Village church to be turned into community hub after Essex Environment Trust funding
A VILLAGE without a school, pub, hall or shops is to get a new ‘community hub’ after more funding for the �150,000 project was put in place.
Bush End, Takeley, has few amenities except its church – and that is to get a new lease of life with an upgrade and installation of improved facilities.
More than �100,000 has been raised towards the funds needed to turn St John’s Church into a focal point of the village – for both church and community use for future generations.
A further �11,500 awarded by the Essex Environment Trust, announced on Friday, comes as a timely boost that could see work begin on the scheme early in 2012.
Honorary treasurer David Robson said: “We are absolutely delighted to get this money. It means we can make the church a centre of the community – a place for everyone.”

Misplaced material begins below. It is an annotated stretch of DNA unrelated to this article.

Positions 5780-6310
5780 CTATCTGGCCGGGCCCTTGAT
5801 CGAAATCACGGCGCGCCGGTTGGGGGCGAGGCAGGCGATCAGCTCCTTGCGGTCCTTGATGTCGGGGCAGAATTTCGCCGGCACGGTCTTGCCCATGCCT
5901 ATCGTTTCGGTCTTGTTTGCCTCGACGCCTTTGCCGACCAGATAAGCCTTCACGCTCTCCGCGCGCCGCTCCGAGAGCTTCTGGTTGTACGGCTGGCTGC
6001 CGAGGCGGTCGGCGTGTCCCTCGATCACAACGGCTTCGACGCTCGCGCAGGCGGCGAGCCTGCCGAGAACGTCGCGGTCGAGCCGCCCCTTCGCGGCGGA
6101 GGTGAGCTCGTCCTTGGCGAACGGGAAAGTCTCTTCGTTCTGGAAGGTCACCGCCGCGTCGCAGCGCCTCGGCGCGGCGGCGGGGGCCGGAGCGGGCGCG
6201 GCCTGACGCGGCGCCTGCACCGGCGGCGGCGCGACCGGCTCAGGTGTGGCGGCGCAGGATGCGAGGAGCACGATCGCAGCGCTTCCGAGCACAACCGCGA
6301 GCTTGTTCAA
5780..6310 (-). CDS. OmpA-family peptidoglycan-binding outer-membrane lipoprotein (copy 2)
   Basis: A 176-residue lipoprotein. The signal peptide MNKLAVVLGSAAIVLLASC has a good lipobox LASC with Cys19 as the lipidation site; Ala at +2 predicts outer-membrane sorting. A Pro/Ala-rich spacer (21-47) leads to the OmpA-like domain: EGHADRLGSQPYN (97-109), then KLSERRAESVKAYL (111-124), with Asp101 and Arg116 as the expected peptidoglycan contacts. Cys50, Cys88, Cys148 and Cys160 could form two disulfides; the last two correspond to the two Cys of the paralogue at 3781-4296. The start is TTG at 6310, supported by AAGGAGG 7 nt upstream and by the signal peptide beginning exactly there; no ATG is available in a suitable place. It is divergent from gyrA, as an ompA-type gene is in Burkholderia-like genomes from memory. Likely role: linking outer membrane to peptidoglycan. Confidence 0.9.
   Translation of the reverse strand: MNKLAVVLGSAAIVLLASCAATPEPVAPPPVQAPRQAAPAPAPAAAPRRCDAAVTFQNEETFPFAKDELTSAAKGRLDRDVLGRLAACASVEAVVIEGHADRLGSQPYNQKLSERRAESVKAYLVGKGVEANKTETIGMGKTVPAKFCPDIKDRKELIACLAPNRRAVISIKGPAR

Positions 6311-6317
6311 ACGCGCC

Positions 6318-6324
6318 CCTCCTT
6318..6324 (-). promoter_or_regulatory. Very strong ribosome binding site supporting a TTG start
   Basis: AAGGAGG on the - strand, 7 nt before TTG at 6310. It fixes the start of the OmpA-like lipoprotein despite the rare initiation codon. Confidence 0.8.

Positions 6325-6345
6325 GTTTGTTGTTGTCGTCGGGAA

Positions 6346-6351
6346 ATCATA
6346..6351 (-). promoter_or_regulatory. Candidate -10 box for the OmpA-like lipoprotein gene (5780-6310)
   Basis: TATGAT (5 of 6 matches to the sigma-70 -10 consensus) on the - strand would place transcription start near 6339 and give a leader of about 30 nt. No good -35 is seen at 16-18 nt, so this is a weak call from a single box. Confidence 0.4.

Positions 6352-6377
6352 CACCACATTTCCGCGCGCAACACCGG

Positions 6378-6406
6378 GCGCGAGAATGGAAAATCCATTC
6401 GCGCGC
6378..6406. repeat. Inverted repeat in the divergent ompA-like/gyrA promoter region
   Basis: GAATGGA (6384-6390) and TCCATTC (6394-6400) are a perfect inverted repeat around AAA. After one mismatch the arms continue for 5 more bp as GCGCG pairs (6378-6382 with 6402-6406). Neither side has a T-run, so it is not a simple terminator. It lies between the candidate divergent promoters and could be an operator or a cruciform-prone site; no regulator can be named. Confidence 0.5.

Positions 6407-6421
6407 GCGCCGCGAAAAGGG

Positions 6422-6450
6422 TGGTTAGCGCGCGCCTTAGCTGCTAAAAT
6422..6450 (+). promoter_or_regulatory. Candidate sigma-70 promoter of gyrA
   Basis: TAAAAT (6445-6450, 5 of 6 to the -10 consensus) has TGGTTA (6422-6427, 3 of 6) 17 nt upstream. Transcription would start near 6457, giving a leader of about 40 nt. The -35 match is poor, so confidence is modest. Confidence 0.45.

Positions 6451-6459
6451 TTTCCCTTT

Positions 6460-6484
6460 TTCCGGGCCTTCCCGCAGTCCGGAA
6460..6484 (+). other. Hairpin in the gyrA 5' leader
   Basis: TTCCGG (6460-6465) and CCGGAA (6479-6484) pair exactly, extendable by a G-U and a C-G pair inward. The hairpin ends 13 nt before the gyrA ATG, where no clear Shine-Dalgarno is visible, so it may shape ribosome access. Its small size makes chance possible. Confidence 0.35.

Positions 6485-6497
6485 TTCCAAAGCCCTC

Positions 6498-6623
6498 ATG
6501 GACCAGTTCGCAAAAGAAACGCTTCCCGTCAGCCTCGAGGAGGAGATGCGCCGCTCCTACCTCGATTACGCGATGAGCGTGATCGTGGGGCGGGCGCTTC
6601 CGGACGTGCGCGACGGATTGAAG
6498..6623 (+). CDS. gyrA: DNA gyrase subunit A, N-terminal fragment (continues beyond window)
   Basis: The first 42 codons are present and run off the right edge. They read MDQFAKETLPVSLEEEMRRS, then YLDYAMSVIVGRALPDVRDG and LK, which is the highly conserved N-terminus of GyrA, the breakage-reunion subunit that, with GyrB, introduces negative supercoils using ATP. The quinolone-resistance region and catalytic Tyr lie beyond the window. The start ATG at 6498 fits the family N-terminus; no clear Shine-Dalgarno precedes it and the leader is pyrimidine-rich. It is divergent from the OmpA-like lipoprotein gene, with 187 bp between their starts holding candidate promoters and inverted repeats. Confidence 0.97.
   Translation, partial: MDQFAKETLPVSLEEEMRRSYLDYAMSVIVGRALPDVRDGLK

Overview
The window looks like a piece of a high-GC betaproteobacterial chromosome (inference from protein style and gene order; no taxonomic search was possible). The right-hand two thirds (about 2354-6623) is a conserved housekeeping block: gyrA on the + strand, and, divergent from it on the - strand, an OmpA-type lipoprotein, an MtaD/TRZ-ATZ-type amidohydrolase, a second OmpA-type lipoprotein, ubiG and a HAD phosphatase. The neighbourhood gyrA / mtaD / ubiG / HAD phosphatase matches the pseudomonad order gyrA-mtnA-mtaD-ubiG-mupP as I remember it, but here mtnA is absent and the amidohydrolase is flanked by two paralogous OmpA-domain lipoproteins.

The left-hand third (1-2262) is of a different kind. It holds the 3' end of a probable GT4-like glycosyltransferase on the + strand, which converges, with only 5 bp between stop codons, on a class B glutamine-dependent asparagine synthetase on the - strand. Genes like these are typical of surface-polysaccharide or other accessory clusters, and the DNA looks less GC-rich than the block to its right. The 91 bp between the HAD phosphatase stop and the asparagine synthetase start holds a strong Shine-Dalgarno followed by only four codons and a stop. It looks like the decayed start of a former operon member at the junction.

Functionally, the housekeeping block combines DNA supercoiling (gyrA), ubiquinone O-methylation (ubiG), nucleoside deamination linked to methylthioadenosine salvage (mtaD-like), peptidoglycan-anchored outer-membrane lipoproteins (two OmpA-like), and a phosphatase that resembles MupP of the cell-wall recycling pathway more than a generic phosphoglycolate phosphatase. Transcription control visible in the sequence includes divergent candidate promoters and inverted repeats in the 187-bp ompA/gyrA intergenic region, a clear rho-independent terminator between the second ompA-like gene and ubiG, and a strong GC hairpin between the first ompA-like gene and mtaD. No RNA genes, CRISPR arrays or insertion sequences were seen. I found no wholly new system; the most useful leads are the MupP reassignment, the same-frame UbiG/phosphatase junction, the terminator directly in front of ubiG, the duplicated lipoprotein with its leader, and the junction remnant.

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The project got off to a good start following a �25,000 grant from Viridor Environmental Services. But to get work started, the church needs �110,000 and is just �4,000 short of reaching that target.
Mr Robson said the church, opposite Hatfield Forest, was built in 1856 and very little had been done to modernise it.
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Planned improvements include the installation of toilets, disabled access and a kitchenette, as well as repairs to stonework and stained-glass windows.
Senior warden Rupert Gosling said: “We like to think of this as getting the church ready for the next 150 years, bringing it up to date so it can be enjoyed by future generations.
“What we are hoping for is to open up the building for the wider use of the community and see it become a centre for the people.”
Plans and designs have been drawn up by Radwinter-based architects Kay Pilsbury Thomas and are on display at the back of the church.
It is hoped the four-month building project will begin in the New Year. The church will then be able to host events such as concerts, seasonal festivals, exhibitions and fairs.
The announcement of the most recent grant was made in the November meeting of the Essex Environment Trust and was part of a �155,139 funding package to be shared between a dozen projects across the county.